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Menstrual Pain

Let’s face it — periods can affect your body in more ways than one. PMS symptoms can really take their toll, and affect you physically and emotionally. Some women find painful menstrual cramps to be completely debilitating — in fact, 10% of women say that their periods put a stop to their day to day activities!1

What are the common symptoms of menstrual pain?2,3

Abdominal cramping and pain
Throbbing cramps take place in the lower abdominal area and can be dull or sharp. In addition to stomach pain, pain can also creep into the lower back and thighs.

Headaches
Changing estrogen levels can contribute to pesky headaches and even migraines before or during your period. Menstrual migraines can range in both intensity and duration, sometimes lasting up to three days longer than a normal migraine.4

Aches
General achiness and a feeling of fatigue can occur throughout the body, which may be experienced as dull joint pain or soreness in the muscles.

How can you treat your menstrual pain symptoms?

Try applying heat over your stomach

Some women feel better after applying a heating pad or hot water bottle on the low belly for up to an hour. Heat helps to relax the muscles around the abdomen and ease sensations of pain.

Stay properly hydrated

Focus on drinking lots of water or soothing herbal teas to prevent dehydration.5 Try drinking at least 8 glasses of water a day for optimal effects.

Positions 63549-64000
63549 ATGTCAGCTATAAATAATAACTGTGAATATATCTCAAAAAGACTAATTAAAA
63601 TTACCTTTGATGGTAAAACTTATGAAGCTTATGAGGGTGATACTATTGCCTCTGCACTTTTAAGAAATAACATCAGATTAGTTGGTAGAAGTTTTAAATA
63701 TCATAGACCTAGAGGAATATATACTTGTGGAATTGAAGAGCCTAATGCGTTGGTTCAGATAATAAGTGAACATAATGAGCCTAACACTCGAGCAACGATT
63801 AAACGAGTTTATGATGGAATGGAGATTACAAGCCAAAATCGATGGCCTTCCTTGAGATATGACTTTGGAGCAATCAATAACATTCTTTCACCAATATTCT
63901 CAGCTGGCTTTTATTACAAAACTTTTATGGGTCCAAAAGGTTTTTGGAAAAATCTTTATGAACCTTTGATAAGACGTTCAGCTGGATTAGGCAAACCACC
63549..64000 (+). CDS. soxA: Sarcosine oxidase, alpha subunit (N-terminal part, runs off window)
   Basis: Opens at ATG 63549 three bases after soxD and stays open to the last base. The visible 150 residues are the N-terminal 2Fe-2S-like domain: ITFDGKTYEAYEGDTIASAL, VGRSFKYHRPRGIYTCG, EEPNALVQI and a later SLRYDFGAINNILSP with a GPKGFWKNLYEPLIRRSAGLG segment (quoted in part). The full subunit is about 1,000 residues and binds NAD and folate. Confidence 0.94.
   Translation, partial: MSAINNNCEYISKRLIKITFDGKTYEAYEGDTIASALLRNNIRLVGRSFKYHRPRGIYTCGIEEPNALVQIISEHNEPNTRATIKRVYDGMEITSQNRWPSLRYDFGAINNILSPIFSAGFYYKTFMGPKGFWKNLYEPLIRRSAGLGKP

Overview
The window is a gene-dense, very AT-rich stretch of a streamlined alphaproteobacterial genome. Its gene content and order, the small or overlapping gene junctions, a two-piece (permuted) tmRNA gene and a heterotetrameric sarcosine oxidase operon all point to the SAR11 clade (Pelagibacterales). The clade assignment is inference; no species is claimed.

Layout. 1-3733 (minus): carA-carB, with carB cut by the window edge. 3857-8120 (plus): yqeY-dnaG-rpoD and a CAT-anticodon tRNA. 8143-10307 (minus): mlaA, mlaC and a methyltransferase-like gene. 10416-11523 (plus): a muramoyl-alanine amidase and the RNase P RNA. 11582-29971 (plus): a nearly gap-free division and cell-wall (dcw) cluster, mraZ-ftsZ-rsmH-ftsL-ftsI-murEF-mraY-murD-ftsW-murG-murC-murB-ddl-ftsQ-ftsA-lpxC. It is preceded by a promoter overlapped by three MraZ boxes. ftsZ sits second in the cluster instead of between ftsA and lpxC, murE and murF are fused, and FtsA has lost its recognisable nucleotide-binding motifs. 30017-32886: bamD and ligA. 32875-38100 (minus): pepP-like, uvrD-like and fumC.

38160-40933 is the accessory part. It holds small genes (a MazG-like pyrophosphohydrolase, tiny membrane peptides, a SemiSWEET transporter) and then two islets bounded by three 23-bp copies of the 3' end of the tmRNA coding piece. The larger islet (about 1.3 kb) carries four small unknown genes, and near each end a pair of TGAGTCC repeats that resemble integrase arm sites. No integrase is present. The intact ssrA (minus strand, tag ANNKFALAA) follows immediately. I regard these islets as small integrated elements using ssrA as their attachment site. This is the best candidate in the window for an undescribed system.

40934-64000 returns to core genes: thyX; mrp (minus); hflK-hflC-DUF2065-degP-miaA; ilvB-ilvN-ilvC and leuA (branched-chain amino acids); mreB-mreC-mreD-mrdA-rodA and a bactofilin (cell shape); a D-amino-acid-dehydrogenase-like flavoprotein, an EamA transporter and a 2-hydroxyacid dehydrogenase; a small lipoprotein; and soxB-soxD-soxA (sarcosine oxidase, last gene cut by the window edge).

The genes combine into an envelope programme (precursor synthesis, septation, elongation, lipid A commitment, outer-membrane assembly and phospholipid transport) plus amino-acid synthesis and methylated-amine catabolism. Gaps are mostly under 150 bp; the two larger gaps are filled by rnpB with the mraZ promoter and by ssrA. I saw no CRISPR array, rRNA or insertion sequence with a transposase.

Try over‐the‐counter treatment

MOTRIN® Liquid Gels and Tablets contain ibuprofen, which can target the source of your pain and relieve the pain from inflammation that is causing your cramps — both formats are available in Regular Strength with 200mg of ibuprofen and Super Strength with 400mg of ibuprofen to effectively ease menstrual pain symptoms. You’ll be able to breathe a sigh of relief and forget all about your period pain. That means you’ll be off the couch and back on your feet before you know it!

This information does not constitute a diagnosis of any medical condition or medical advice. Do not substitute this information for medical advice. Always consult your physician or health care provider if you have medical or health questions or concerns. To be sure this product is right for you, always read and follow the label.

1 http://www.webmd.com/women/guide/menstrual‐pain#1
2 https://www.mayoclinic.org/diseases-conditions/chronic-daily-headaches/in-depth/headaches/art-20046729
3 http://www.everydayhealth.com/pms/mood‐swings.aspx
4 http://www.everydayhealth.com/pain‐management/headache/understanding‐menstrual‐migraines.aspx
5 http://www.umm.edu/health/medical/altmed/condition/menstrual-pain